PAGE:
Various Artists - BBC Radiophonic Music [Mute, 2008]


The BBC Radiophonic Workshop existed between 1958 and 1998, originally springing to life to create soundscapes for some of Samuel Beckett's radio plays. Running the gamut between soundscapes, catchy jingles, call tunes, and eventually sci-fi programming led to many innovative sound designs, utilizing avant-garde musique concrete and tape manipulation techniques to create the auditory worlds the programmers desired. The unconventional and experimental techniques attracted a number of eccentric and brilliant engineers during their existence, most notably the wonderful Delia Derbyshire, John Baker (who was actually a jazz pianist), and David Cain.

This collection, originally released in 1968, intended as library music, then re-released in 1970 on the BBC's own label, finally coming to light yet again in 2008 on Mute Records, to commemorate the 50th anniversary of this hallowed institution. Apparently, 'not representative of the Workshop's whole musical output' (as per the press release), its intent was to entertain rather than enlighten, spotlighting the many different functions of the workshop, from radio jingles to eerie sci-fi soundscapes. The 33 tracks represented are always looking forward to a brighter future, coming up with new and innovative techniques, thanks to extensive technical acumen, a curious and playful disposition, and magnificent powers of obsession. A signle, minute and a half long track could be made up of thousands of tape-edits. This microscopic attention to the minutae of sound would predict sample-delic culture to come, as well as some of the soundscapes would anticipate much of today's 'dark ambient' music.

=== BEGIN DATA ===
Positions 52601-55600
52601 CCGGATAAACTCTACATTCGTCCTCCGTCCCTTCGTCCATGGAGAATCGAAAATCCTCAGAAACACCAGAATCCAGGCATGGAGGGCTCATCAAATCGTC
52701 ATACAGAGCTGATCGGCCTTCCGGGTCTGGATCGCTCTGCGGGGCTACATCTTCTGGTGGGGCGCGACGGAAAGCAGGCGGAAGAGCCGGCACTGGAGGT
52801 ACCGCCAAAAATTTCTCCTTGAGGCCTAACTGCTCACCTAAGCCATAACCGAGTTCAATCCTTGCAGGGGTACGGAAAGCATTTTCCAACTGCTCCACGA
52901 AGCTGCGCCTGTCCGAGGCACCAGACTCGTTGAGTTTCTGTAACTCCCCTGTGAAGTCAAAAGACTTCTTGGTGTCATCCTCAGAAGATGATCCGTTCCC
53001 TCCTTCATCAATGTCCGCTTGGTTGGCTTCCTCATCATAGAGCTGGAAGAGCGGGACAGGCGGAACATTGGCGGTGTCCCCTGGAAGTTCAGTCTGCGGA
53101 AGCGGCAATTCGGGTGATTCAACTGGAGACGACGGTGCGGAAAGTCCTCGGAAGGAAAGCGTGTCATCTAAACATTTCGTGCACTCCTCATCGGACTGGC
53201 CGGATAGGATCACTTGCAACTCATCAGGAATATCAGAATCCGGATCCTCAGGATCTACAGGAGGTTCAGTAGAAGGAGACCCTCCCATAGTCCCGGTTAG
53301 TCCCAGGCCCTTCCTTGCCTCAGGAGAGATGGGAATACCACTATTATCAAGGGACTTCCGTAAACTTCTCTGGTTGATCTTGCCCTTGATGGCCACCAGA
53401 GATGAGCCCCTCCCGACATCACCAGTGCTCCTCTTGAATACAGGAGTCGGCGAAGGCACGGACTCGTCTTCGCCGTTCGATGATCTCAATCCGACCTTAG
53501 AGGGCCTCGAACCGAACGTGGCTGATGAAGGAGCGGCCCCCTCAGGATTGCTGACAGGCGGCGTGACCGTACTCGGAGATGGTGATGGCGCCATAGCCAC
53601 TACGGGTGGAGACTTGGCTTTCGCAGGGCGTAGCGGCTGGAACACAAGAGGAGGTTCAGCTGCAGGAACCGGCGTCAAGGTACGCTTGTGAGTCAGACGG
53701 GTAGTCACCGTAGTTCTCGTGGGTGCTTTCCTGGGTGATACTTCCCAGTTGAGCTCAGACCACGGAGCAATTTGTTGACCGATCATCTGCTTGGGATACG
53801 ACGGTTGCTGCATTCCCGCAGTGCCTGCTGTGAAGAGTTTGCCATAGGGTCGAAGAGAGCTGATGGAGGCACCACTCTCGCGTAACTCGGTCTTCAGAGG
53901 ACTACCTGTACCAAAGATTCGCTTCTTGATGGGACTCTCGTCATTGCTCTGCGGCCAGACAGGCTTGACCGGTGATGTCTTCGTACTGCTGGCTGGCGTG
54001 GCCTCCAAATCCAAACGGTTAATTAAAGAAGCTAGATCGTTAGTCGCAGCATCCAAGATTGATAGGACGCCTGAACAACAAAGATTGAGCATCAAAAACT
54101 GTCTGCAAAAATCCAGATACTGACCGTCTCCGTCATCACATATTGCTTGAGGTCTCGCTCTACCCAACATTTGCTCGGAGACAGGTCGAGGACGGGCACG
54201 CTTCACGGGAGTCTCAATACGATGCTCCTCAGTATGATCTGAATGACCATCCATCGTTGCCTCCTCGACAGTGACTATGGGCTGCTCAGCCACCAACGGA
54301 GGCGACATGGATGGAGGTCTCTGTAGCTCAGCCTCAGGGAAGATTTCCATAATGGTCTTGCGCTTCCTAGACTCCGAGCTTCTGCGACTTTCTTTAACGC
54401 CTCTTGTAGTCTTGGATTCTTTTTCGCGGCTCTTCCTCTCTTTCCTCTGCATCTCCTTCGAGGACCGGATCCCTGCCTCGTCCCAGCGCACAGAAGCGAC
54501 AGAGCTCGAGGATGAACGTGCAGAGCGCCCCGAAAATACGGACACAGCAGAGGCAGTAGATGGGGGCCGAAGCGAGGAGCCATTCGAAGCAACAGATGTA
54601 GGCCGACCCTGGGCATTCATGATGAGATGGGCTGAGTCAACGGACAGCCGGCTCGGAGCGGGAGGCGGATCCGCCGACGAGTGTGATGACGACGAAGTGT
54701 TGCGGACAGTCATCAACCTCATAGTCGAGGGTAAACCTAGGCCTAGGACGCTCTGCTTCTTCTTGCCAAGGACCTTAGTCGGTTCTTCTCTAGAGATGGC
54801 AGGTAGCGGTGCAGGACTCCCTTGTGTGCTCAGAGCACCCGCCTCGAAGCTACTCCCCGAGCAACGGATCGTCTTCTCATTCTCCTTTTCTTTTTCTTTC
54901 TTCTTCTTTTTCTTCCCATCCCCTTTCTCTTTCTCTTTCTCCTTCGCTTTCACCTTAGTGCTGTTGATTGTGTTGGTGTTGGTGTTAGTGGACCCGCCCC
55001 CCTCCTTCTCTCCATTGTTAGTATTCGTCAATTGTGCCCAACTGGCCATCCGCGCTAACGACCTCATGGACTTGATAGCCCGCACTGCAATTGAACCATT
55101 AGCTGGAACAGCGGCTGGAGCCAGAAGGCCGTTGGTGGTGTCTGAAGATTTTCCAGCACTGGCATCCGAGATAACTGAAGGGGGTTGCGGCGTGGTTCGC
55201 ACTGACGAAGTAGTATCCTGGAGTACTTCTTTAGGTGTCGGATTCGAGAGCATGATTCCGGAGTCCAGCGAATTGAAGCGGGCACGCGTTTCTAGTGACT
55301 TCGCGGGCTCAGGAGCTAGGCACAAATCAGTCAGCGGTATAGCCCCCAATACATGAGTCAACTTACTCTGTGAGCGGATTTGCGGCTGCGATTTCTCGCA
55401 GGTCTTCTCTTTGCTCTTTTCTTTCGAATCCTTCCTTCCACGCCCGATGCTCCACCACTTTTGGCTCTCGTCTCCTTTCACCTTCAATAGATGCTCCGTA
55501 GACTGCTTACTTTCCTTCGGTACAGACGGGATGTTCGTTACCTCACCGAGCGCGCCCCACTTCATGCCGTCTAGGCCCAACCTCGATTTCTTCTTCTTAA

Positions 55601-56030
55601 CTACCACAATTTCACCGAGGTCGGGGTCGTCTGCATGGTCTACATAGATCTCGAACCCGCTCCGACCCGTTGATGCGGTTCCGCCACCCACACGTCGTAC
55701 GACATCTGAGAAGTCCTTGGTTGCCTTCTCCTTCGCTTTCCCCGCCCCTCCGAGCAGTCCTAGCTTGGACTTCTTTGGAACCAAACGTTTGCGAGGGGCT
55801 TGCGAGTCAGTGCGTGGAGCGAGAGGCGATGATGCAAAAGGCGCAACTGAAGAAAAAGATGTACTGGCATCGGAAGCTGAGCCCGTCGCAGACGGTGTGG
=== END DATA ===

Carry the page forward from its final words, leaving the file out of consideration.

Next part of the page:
Overall, the collection is a fine introduction to this fascinating sound-cult, providing a unique overview. The juxtapositions can be a bit jarring at times, the womb-like atmospheres of 'The Delian Mode' or 'Blue Veils and Shifting Sands' (Delia Derbyshire) giving way to the playful jug sounds of 'Happy Birthday' or 'Reading Your Letters'. It can be a relief, however, in that som of the SF pieces can be genuinely claustrophobic and unsettling, good to chase it with a bit of saccharine optimism. It is note-worthy how even incidental program music, like 'Radio Sheffield' or 'Radio Nottingham', bear the signatures of their composers. Overall, the thing that stands out the most from this collection is the tunefulness, the melodicism, and the unceasing experimentation, that shows the fascinating cast of characters as intensely creative individuals, dabbling behind the scenes. A delight for retro-futurists, sci-fi junkies, and library hounds, this is a fine gateway to this vast, enthralling and mysterious world.

J. Simpson

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